There has been a lot of talk, speculation, and punditry-predictions about who will be joining the ticket with Joe Biden for this November’s election.
The most recent focus that has dominated how and who he will choose is that his running mate will be a woman, and most likely, a woman of color.
Biden knows a good political issue when he sees it. Opposing veneration of the Confederacy is an easy one to embrace. “The names affixed to our military installations must honor the diverse heritage of leadership and sacrifice in our country’s history,” Biden told Politico. “I fully support Senator [Elizabeth] Warren’s bipartisan effort to form a commission to rename Defense Department facilities named after Confederate leaders in the next three years, and look forward to implementing the commission’s work as president.”
Likewise, picking an African American vice president now seems almost critical, and black voters say Biden should consider a black woman. They argue that Biden’s success — and that of the Democratic Party as a whole — depends on black people turning out to vote in November. They want a tangible return for their loyalty to the Democratic Party.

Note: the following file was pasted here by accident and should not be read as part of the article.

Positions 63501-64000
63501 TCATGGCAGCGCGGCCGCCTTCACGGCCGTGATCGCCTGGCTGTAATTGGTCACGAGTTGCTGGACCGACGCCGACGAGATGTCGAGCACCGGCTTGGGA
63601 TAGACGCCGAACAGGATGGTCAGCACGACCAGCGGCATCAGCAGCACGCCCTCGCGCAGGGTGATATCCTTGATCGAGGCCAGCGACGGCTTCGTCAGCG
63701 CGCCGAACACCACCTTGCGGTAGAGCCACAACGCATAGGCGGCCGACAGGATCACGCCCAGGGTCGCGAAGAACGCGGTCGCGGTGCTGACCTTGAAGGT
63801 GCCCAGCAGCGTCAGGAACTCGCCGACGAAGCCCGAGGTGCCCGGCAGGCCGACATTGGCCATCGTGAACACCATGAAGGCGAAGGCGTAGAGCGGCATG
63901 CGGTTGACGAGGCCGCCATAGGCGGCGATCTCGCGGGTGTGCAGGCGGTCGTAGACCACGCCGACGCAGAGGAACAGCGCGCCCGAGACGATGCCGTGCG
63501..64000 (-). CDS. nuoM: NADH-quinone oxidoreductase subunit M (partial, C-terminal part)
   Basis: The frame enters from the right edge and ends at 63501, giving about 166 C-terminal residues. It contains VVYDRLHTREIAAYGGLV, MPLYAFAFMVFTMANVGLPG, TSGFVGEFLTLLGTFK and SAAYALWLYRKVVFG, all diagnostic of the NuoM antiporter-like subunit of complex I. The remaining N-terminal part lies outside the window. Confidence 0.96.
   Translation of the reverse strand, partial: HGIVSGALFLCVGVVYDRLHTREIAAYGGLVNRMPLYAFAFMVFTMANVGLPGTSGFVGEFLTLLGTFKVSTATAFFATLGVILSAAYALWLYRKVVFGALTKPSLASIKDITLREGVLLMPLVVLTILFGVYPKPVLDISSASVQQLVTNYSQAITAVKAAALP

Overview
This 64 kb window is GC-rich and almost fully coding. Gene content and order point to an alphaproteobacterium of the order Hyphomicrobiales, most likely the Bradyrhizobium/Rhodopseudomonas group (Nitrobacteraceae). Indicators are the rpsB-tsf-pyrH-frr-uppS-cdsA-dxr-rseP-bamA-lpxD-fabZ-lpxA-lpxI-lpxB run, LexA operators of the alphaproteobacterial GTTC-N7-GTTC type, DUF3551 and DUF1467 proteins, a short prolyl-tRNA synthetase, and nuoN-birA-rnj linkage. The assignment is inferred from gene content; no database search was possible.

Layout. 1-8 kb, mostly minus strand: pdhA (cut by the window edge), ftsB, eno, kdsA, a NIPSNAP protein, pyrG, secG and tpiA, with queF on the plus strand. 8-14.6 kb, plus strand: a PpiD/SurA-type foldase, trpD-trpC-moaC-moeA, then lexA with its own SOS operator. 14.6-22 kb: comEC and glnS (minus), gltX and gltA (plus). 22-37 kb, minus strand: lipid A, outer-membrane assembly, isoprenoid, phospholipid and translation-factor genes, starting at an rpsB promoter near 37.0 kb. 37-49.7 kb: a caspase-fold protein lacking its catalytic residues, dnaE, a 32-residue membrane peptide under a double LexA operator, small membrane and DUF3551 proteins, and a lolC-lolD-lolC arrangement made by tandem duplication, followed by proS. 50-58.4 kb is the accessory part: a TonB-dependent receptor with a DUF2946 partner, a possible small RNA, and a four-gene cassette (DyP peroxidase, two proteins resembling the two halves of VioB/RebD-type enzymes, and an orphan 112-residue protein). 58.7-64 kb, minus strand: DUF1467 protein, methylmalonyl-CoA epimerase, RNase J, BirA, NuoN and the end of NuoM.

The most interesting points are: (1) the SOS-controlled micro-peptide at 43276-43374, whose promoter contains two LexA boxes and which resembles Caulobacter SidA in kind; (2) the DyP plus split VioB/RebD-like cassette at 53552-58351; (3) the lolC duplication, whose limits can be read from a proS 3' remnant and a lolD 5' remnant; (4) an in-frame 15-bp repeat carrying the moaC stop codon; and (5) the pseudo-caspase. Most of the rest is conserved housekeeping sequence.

Dr. Gregg Murray, a longtime political analyst and a political science professor at Augusta University, said, “If you have a good understanding of what is happening now across America, social justice is an issue that cannot be overlooked. So, it would be smart for Biden to put a candidate on the ticket who is strong in that space.”
Time is of the essence as President Trump has already hit the campaign trail and odds are the Democrats are chomping at the bit to get moving on the hustings as well.
If you are a journalist covering who Biden might choose and what will help influence his decision, then get in touch today and let our experts help.
Murray, a professor of political science at Augusta University, is available to talk about the upcoming election and all aspects surrounding each campaign. Murray’s research focuses on political behavior and psychology with specific interests in voter mobilization and turnout. He is also editor-in-chief of Politics and the Life Sciences.